Dinner Salad with a Poached Egg

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In my mid-to-late 20s, there was this salad I used to make myself all the time. I’m talking maybe two or three times a week for months to years. (Katie & Terry probably remember this phase of my life well 😂🤣). I saw it originally in a magazine somewhere I think, though I can’t remember where. I got away from making it when Selim and I started dating, probably for two reasons. One, I stopped cooking for just one person and this is the perfect dinner for one. And two, Selim is morally opposed to anything trendy, and for awhile there everyone was putting an egg on top of everything! Happily, the thought popped into my head to make it for my dinner tonight, and now we have the recipe to share here. It’s really easy to throw together, easily modified, and simultaneously healthy and filling. The salad portion itself can be whatever you want it to be – I generally use mixed greens as the base, with carrots, cucumbers, and bell peppers for additional veggies. The consistent components are a poached egg, balsamic vinegar, and lots of fresh pepper. When you break the poached egg open, the runny yolk combines with the balsamic vinegar to essentially create an eggy vinaigrette. The thick fat of the egg yolk replaces the oil of a normal vinaigrette.

As I was writing this post, I figured out that the original recipe inspiration for this salad is likely the Salade Lyonnaise – which is a classic French bistro salad with a bed of frisée, bacon, a poached egg, and a vinaigrette. Sounds familiar… I like my salad just how it is, though I’m sure many people would happily take the additional bacon.

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Dinner Salad with a Poached Egg 

Ingredients: 
  • ~3 cups mixed greens
  • Assorted raw crunchy vegetables (carrots, cucumbers, peppers, celery, broccoli, radishes, whatever!), chopped into bite-size pieces
  • 1 egg
  • ~2 tbsp balsamic vinegar
  • Fresh ground black pepper
Instructions: 
  1. Poach the egg. [Many people have different tips and tricks on how this can best be accomplished. This is what I do: bring a small saucepan of water to a light simmer, not a boil; crack the egg into a small ramekin; swirl the water with a spoon to create a vortex in the center of the water; gently pour the egg into the vortex and immediately stop stirring; watch the pot to make sure it doesn’t start simmering and let the egg bathe in the water for about 4 minutes. I do not use vinegar or salt or anything else in the water, but you do you.]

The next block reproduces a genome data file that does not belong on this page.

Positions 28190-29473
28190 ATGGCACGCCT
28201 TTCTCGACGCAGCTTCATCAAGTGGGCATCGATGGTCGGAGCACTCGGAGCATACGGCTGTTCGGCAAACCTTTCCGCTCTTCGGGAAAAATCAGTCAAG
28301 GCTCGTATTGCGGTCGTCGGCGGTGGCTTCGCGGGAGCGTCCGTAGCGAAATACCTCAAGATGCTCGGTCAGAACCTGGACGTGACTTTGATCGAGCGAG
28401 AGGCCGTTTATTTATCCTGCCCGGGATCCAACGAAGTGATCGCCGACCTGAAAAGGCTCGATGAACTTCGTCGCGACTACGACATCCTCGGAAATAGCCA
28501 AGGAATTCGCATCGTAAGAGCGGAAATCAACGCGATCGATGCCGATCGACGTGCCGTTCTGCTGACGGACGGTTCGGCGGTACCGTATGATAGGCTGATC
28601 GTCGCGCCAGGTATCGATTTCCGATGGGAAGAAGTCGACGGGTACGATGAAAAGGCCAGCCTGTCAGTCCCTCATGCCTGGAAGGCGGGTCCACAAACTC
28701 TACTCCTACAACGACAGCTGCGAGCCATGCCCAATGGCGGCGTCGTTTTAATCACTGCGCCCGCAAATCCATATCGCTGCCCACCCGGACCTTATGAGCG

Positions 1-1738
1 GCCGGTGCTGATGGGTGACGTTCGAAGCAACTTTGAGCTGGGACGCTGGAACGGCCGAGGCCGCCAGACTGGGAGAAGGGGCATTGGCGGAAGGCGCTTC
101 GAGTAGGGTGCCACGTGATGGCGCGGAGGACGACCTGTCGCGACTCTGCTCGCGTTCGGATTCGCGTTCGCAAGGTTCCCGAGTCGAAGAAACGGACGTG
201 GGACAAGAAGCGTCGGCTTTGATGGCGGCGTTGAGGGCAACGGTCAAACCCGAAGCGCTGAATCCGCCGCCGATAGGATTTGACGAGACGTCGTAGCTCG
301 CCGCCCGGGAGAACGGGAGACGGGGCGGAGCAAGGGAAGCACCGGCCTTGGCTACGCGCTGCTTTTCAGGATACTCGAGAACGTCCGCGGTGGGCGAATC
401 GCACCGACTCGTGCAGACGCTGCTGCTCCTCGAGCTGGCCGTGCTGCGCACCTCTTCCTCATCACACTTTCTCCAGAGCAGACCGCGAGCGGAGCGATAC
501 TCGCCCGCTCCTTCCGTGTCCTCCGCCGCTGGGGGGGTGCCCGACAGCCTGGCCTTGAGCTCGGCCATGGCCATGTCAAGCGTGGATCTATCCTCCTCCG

2. Assemble the salad – greens spread out on the plate, topped with the chopped veggies.
  3. Remove the egg from the water with a slotted spoon and place on a paper towel to dry briefly. Then place it on top of the salad.
  4. Drizzle the balsamic vinegar over top. Crack a lot of fresh black pepper over that. Then break open the egg and toss the salad together!
Serves 1

 

Mint & Feta Topped Eggplant

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After making Minty Watermelon, Cucumber & Feta Salad last week, we had some leftover mint.  By “some leftover mint,” I really mean, “Did this package of mint grow exponentially more mint?” I feel like it’s pretty much impossible to use all the mint in a package and even more impossible to use all the mint that most people grow. We didn’t want to waste any of the fresh herbs, so I was exploring Pinterest this weekend for a dish that would put these ingredients to good use. After awhile I found this recipe that not only required minimal shopping, using up the mint and feta, but also a mostly hands-off and healthy dinner for tonight! We were really happy with how this turned out. It’s light, but filling and flavorful! Thanks Pinterest (and Live Eat Learn) 🙂

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Mint & Feta Topped Eggplant

(Adapted from Live Eat Learn blog)
Ingredients:
  • 1 large eggplant
  • 3 tbsp olive oil, divided
  • Fresh ground black pepper
  • 3 heaping tbsp fresh mint, chopped
  • 2 cloves garlic, minced
  • 1 tbsp lemon juice
  • 1/4 cup feta cheese, chopped
  • 1/2 tsp Aleppo pepper
Instructions:
  1. Preheat oven to 400 degrees.
  2. Slice eggplant in half. Slice through the flesh on the diagonal, creating a cross-hatch pattern. Don’t slice all the way through; stop before reaching the skin.
  3. Brush the eggplant with 1 tbsp of olive oil and top with a few turns of fresh ground black pepper. Roast for 35 minutes in the oven.
  4. Meanwhile, whisk together the remaining olive oil, mint, garlic, and lemon juice.
  5. After the 35 minutes, slide out the eggplant and brush the mint mixture on top. Return to the oven for just another minute or two to warm.
  6. Serve topped with the chopped feta and sprinkled with Aleppo pepper.
Serves 2